In our homeless shelter example, we assume that the shelter is functioning properly and satisfying a real need. If true supply and demand were at work, a donor institution would sense a need for a shelter based on demand. It would either start an operational program to create and manage shelters or form a separate nonprofit whose mission was to do so. That process sometimes occurs. However, in the more common scenario, a committed individual who sees a need for shelters, forms a nonprofit on his own to create and manage them. The nonprofit then seeks money from third party donors to support the project. In this defined ecosystem, an entity (grantee) with few resources satisfies a real demand and then turns to another entity with resources (donor) for support. The issue then becomes if the donor evaluates the request based on real demand or perceived demand created by their selection process.

Donors typically have well defined initiatives with specific criteria supporting some projects while excluding others. For example, ‘We only give to shelters that house over fifty adults, or that remain open more then 12 hours a day, or exist in X geography, etc.’ Government programs defined by divergent political constituents also operate with a variety of programmatic and administrative criteria that accomplish the same type of exclusionary exceptions. Why do donors do this? The answer is simple and rather logical if not particularly gratifying. There is a lot of need out there. All donors have a finite amount of resources they can dedicate. This necessitates some type of criteria and process to distinguish support of one initiative over another. Consequently, there are two things donors inevitably create, allocation parameters for their funds and gatekeepers to insure that defined parameters are met. Hence Institutional donors define their funding criteria separately and are one-step removed from the nonprofit providing shelter services despite the fact that they are critical to resourcing the endeavor.

Philanthropy is a very personal and subjective undertaking especially for institutions supported by living donors or family boards. How well donors define their selection criteria to meet real demand is a function of two primary factors; their actual understanding of the problem they are trying to address, and their real interest in actually fixing it. Other objectives may exist, for example size of tax write-off, extent of recognition or kudos, satisfaction of a political constituency, and so on.. Whatever these factors are, one can express how far a donor support criterion digresses from the demand side of the supply and demand argument with this formula:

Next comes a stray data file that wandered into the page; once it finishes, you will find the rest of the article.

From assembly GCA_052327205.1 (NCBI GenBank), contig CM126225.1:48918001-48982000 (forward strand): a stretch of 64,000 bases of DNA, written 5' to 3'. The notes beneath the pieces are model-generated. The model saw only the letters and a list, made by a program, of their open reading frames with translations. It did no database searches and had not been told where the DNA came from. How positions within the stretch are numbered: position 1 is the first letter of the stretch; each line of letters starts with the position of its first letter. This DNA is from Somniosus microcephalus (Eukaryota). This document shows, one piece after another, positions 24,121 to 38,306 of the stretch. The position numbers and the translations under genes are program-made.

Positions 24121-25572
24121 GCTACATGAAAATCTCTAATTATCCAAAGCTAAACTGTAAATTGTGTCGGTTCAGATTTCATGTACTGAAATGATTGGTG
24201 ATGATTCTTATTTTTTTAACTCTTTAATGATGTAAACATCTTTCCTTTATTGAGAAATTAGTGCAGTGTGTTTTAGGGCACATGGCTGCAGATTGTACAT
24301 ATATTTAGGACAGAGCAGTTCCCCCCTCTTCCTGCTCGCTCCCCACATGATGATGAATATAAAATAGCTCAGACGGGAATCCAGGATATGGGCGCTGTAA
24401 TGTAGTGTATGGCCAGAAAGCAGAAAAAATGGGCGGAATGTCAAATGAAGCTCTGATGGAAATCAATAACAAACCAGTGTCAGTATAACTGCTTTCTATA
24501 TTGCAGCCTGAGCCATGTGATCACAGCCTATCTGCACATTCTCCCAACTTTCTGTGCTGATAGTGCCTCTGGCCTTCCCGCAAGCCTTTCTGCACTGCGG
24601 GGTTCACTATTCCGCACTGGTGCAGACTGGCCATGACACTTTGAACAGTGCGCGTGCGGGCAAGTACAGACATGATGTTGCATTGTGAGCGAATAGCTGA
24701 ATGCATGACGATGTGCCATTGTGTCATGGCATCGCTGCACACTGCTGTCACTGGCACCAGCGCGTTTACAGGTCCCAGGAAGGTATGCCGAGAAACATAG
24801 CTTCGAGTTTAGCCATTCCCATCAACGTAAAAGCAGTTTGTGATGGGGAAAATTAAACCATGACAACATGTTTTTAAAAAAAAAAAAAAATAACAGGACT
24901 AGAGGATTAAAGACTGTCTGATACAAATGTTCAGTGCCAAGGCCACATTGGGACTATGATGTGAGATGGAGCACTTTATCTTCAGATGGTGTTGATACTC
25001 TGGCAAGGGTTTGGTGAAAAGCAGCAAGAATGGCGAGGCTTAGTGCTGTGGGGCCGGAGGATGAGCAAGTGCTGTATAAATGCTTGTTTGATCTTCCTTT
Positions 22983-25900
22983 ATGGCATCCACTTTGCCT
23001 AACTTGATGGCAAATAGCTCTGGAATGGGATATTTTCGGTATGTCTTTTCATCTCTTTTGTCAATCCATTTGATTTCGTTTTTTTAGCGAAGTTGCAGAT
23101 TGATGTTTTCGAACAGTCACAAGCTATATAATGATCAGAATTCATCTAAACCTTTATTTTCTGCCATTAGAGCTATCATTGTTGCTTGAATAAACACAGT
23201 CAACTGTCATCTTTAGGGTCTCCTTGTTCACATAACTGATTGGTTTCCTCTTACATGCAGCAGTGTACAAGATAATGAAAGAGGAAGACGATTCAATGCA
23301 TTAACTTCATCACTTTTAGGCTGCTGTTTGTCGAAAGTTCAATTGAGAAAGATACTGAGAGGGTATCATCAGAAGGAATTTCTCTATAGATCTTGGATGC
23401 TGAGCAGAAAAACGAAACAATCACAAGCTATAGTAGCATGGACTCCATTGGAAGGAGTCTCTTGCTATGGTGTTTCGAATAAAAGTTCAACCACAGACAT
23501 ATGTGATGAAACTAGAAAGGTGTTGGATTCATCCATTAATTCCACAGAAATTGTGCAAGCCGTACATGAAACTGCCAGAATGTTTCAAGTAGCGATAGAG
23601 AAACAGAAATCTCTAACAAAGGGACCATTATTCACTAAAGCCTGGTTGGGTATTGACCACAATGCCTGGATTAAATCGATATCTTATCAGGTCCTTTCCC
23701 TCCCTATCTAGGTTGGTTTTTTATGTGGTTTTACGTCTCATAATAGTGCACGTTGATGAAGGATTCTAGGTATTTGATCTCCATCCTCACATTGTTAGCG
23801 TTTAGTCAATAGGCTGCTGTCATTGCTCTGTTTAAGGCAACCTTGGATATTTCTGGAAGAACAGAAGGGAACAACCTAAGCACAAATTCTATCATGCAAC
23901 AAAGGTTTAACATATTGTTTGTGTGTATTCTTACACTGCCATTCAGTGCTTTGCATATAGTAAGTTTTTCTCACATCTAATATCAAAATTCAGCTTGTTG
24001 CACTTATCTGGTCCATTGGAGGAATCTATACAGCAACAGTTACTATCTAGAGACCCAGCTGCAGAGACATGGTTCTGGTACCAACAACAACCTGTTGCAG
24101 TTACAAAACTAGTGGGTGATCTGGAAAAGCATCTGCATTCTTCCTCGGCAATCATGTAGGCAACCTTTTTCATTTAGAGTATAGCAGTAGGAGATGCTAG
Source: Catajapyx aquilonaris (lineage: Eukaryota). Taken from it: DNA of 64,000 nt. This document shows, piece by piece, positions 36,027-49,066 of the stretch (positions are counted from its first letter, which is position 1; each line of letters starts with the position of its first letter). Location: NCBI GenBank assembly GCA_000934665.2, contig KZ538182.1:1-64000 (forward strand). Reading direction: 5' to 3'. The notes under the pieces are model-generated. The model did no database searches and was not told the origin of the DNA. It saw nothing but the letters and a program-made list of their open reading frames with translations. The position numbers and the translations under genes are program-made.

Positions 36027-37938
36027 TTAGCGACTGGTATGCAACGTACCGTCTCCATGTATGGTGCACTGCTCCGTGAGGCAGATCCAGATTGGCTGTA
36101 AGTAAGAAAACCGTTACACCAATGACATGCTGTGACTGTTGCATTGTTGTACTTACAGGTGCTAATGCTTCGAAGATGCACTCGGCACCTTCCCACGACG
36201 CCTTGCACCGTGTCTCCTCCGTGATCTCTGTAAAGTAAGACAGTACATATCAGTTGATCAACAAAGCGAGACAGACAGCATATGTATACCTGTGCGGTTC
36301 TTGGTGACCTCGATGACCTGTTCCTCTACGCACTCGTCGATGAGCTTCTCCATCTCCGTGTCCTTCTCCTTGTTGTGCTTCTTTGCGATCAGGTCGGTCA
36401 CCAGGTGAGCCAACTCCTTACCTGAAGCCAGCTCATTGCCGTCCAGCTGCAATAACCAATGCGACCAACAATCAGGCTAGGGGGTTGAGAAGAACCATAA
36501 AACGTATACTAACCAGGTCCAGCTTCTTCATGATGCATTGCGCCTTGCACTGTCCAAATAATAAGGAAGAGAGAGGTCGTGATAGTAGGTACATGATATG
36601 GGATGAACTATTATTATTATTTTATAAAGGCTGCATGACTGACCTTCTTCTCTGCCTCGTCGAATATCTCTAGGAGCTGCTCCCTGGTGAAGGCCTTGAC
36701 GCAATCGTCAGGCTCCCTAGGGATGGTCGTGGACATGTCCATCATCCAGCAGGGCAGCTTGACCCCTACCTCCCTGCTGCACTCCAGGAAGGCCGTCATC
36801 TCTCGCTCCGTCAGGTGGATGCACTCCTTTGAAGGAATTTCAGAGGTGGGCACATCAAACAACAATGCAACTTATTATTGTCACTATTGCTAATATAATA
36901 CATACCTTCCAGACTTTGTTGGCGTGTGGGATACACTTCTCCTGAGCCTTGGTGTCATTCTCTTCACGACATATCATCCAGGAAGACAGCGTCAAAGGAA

Divergence from Demand = Extent of misunderstanding related to need *
other factors that have little bearing on actual need * restrictiveness of final grant parameters set

The other process-helpers donors create are gatekeepers in the form of grant giving staff or grant evaluation boards. Their job is to shield the donor directly from the many grantees requesting support by conforming to the parameters on the right of our equation that ultimately decide which grants to accept and not accept. A skilled intermediary knows how to limit the negative factors in this equation to support proposers while also satisfying the parameters and the donor. An adequate intermediary conforms to the parameters and a poor intermediary exacerbates the parameters, making divergence from demand even worse. Note that poorly conceived criteria may make even intermediaries classified as adequate ultimately very poor at meeting demand by doing nothing other than their stated job of conforming to them.

This is where Darwin and natural selection come into play. Our shelter grantee assumes it has created an entity that meets a demand. It further assumes that any donor it approaches with an initiative that in some way supports shelters, will naturally see the appropriateness and justification of supporting its shelter. However, we exist in an ecosystem where donors do not operate on that logic. The donor-gatekeeper’s inclination [and job] is to check the initiative not against actual demand, as defined by the NGO’s shelter mission, but rather by perceived demand defined by the donor’s own selection parameters. Most nonprofits do not consciously appreciate this fact – or at least do not demonstrate that they do in their negotiations with donors. The typical conversation concentrates on why the donor should support their proposed initiative in its present form, rather than focusing on how it conforms to the donor’s defined selection parameters. I have often found myself reworking the argument for quality grant requests so that they conform to the perceived need of a donor initiative rather that nonprofit’s perception of demand as they see it.

Outside of an absolute disqualifying factor, (if for example, the NGO’s shelter is in Utah and only enterprises operating in California are supported), there is always room for successful donor negotiation if a nonprofit is opportunistic – or more precisely Darwinistic enough to appreciate how natural selection takes precedence, replacing demand. Natural selection favors two types of nonprofits in these negotiations.